5 things you might not know about Valais Blacknose sheep
THEY may look small and cute, but Christine says everyone is surprised at just how big the animals are in real life. Males: 80-130kg, 75-83cm at shoulder Females: 70-90kg, 72-78cm at shoulder
THE breed has been mentioned in the Swiss Alps since the 1400s, but was only officially recognised with its own breed standard in the 1960s. In Switzerland, the Valais are used for wool and prized for their lean meat.
“I don’t think you’d want to overplay them (as a meat breed in NZ) because they are too cute,” says Christine Reed. “No-one is going to eat these things, and they’re way too expensive anyway.”
THE colouring on a Valais is quite specific. All the spots must be in the right place on the knees and hocks. Females have black bottom spots, and both sexes need the right amount of black on their face.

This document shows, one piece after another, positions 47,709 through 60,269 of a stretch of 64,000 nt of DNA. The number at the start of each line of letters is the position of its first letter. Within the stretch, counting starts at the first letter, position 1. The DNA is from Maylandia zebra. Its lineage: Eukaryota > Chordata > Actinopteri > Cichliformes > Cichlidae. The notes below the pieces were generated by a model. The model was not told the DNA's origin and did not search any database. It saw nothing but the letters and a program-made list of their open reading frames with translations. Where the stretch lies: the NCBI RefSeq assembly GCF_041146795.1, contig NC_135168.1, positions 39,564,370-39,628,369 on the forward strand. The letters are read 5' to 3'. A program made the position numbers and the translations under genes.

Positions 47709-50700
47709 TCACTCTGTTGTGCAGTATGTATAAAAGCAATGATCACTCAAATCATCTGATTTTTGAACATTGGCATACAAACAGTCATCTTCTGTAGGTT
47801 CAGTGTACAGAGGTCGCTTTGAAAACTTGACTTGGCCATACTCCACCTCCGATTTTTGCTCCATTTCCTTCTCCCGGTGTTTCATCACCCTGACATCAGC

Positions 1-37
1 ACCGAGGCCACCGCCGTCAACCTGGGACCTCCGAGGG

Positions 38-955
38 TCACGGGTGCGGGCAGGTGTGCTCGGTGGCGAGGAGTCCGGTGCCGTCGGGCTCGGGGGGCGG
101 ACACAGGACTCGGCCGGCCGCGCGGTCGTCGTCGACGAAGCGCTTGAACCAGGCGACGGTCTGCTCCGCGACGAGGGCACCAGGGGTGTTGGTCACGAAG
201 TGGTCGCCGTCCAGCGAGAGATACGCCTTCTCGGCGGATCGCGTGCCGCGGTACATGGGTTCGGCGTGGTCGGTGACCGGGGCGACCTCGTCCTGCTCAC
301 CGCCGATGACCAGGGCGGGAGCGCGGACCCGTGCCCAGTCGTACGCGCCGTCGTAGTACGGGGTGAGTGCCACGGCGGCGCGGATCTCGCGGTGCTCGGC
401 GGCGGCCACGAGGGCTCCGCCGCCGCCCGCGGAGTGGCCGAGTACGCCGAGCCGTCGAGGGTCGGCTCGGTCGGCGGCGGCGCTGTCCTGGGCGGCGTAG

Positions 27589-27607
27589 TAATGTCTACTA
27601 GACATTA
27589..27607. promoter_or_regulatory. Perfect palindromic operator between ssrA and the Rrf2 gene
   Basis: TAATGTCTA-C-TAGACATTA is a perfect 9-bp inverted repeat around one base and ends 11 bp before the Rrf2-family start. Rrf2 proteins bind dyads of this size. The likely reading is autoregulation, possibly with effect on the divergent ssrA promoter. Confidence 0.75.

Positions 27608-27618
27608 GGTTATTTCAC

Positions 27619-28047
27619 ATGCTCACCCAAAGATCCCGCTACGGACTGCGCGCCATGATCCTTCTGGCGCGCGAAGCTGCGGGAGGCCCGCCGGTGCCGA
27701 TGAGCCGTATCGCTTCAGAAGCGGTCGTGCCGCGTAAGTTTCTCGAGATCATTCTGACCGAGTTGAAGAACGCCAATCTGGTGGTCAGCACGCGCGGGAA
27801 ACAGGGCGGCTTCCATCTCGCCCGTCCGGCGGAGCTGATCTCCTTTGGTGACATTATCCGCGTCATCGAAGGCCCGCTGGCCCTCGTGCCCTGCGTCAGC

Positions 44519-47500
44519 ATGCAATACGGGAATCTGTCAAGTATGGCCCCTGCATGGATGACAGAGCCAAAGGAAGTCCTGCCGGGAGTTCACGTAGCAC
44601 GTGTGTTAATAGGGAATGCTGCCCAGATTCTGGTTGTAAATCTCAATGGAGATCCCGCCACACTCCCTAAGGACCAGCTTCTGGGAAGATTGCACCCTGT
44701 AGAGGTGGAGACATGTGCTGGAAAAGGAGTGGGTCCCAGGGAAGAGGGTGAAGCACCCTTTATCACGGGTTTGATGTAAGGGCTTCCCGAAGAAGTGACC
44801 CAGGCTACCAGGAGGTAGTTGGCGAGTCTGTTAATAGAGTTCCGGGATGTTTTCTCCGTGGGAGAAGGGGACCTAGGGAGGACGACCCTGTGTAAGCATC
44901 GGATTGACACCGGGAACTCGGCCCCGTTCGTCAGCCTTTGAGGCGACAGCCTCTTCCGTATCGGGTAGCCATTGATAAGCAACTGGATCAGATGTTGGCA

MOST sheep breeds are suspicious by nature, and it usually takes a lot of familiarity and food bribes to tame them. The Valais have a temperament more like dogs, with a natural curiosity about humans, says Sally.
“There are lovely Youtube clips of hikers up in the alps, eating their lunch, and all of a sudden there are Valais lined up in a semi-circle, gawking at them.
“They don’t like being on their own, they like being with you, and each other. They’re quite trainable as well, because they’ve got that gentle nature.
VALAIS grow up to 30cm (4kg) of fleece and need to be shorn twice a year. The wool is thick (38 microns) compared to the best quality wool sheep breeds, like the Merino (13-15 micron).
“You can’t turn it into garments,” says Sally. “It’s too coarse unless it’s an outer overcoat, so it would be like wearing a hair shirt."
However, the curls in the fleece are highly prized for felting, as the wool takes dye well, and retains its shape. It means crafters can use it to create lampshades, and containers.